After hundreds of years, the mystery of the Roanoke colonists may finally be lifting after a secret symbol was found on ancient map.
This image shows a map named "La Virginea Pars" painted by explorer John White between 1585-1586. The detail shows a patch stuck to the map which when enhanced with ultraviolet light shows a faint image that could be a clue to understanding what happened to the Roanoke settlement which disappeared after White sailed back to England.
CHAPEL HILL, N.C. - Perhaps the best clue in more than 420 years to one of early America's most famous mysteries has just been revealed.
The remains of the so-called Lost Colony -- where more than 100 English colonists vanished from their North Carolina island outpost in the late 1500s -- could be sitting under an Arnold Palmer-designed golf course in Bertie County.
Theories abound about what happened to the Lost Colony ranging from sober scholarship to science fiction. Some historians believe that the colonists might have been absorbed into American Indian tribes. Other explanations point to darker fates, like disease, an attack by Spaniards or violence at the hands of Indians. The wild-eyed fringe hints at cannibalism and even alien abduction.
Now, researchers at the British Museum in London, acting at the request of a group of historians and archaeologists in North Carolina, reported Thursday that they have found a symbol hidden on an ancient map that could show where members of the English colony established on Roanoke Island in 1587 could have resettled after abandoning the coast: An inland fort.
Hint of dark arts?
The findings -- from a re-examination of the 16th-century coastal map using 21st-century techniques, including infrared light, X-ray spectroscopy and other imaging techniques -- bring into focus a puzzle that has long fed the feverish curiosity of historians, archaeologists and amateur sleuths.
And the findings point to new mysteries. The analysis suggests that the symbol marking the fort was deliberately hidden, perhaps to shield it from espionage in the spy-riddled English court. An even more tantalizing hint of dark arts tints the map: the possibility that invisible ink may have marked the site all along.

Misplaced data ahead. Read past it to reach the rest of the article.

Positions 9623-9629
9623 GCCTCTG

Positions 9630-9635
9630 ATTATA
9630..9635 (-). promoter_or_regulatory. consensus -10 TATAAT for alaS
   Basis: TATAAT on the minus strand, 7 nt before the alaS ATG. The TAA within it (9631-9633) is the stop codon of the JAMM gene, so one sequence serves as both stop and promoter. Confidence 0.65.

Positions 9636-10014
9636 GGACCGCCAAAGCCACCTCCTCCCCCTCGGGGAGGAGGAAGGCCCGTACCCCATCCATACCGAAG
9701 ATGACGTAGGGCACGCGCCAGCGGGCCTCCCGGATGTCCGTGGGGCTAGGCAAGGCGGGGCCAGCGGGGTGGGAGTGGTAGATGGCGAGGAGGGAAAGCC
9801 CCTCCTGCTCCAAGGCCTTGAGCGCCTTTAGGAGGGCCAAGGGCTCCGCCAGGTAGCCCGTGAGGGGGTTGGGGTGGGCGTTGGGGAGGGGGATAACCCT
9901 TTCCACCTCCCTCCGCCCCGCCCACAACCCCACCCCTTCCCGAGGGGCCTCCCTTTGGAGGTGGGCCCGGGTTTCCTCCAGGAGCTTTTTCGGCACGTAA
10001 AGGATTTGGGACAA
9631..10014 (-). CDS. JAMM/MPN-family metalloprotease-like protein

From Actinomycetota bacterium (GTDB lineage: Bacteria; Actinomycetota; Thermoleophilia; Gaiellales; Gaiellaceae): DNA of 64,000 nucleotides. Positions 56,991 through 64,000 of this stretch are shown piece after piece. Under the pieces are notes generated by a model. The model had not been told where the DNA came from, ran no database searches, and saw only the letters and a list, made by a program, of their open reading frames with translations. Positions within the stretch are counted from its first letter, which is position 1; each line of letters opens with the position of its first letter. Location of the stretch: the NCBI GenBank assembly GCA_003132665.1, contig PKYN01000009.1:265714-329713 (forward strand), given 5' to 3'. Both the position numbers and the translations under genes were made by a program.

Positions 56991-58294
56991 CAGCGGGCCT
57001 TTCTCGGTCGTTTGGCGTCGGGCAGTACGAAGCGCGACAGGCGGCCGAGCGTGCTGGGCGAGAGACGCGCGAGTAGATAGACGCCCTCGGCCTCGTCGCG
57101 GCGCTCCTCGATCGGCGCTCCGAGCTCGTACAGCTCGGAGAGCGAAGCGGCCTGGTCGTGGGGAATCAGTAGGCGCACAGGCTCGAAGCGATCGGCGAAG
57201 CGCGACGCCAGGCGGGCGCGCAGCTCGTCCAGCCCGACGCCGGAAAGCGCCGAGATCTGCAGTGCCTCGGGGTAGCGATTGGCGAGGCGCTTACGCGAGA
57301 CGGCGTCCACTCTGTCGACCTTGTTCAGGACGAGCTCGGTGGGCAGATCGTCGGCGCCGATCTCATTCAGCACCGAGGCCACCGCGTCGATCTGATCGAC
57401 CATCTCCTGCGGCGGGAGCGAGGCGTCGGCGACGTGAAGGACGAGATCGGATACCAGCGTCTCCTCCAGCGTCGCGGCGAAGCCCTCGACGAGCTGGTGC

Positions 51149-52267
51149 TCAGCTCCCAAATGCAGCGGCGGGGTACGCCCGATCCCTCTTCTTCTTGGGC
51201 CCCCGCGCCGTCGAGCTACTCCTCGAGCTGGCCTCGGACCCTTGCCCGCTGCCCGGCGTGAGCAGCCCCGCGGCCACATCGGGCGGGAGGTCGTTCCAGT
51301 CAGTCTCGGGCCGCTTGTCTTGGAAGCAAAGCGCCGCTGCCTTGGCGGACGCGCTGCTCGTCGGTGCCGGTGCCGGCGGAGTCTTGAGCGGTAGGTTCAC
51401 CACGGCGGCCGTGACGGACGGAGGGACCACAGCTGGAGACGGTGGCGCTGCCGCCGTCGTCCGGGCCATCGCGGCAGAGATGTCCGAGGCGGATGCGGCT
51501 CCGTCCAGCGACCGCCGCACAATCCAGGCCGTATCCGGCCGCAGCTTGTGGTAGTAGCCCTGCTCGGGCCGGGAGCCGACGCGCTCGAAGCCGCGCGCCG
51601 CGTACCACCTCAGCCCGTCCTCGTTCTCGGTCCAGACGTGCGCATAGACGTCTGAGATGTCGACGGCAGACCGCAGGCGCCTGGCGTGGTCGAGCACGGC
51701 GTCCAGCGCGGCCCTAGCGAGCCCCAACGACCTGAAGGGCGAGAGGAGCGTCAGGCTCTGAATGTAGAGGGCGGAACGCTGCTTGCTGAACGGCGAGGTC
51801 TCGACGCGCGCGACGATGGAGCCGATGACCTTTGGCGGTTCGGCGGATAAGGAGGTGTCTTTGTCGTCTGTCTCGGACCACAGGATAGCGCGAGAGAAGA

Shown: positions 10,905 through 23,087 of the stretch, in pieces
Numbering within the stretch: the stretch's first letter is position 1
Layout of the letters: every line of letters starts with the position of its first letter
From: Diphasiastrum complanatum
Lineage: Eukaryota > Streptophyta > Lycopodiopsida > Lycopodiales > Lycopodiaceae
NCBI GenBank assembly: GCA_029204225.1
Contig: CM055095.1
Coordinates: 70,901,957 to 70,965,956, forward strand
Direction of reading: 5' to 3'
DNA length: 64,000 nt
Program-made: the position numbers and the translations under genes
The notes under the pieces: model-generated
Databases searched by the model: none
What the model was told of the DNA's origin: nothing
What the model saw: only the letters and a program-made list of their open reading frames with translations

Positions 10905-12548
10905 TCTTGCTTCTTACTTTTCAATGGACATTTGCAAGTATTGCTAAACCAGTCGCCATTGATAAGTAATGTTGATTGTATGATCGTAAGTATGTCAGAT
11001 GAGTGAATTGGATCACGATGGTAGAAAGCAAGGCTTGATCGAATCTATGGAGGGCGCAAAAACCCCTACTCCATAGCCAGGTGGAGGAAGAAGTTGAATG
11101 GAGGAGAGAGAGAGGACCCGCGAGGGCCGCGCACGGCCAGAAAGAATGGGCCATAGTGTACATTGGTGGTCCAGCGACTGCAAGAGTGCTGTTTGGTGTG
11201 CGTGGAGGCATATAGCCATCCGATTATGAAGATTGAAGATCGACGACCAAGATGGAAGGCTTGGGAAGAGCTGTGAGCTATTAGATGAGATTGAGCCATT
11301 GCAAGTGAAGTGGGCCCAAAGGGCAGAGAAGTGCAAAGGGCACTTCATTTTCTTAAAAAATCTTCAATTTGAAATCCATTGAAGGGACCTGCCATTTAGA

James Horn, vice president of research and historical interpretation at the Colonial Williamsburg Foundation, cautioned that the Lost Colony had not been found. But the findings do provide the clearest marker yet for future excavations. He said: "It's a pretty amazing piece of evidence from a source that has been staring us in the face all along."
The elaborate "La Virginea Pars" map -- unusually accurate for its time -- was created by members of Sir Walter Raleigh's Roanoke Colony expeditions of 1584-1590, the first attempt to establish an English Colony with civilians in the New World.
A startling discovery
Brent Lane, an adjunct professor of Heritage Education at the University of North Carolina Kenan Institute and a scholar with the First Colony Foundation, was studying a map made by the leader of the 1587 colony expedition, John White, when he became intrigued with two patches of paper pasted over small parts of it.
One of the patches was in an area that the settlers had explored, and where some historians had theorized was a likely spot for them to have moved.
The technique was normal for the time. When artists wanted to make alterations, they would paste on a patch and draw or paint over it. Still, Lane asked British Museum officials whether they had ever tried to determine what was under the patches. They hadn't.
When they put the map on a simple light table, which shined through the paper, they saw something startling. Under one patch was a large symbol that appeared to show the location of a fort. Raleigh planned a capital, the "Cittie of Raleigh," and Lane said that the symbol may show the planned location of that and the most likely place for the colonists to have moved.
The New York Times contributed to this report.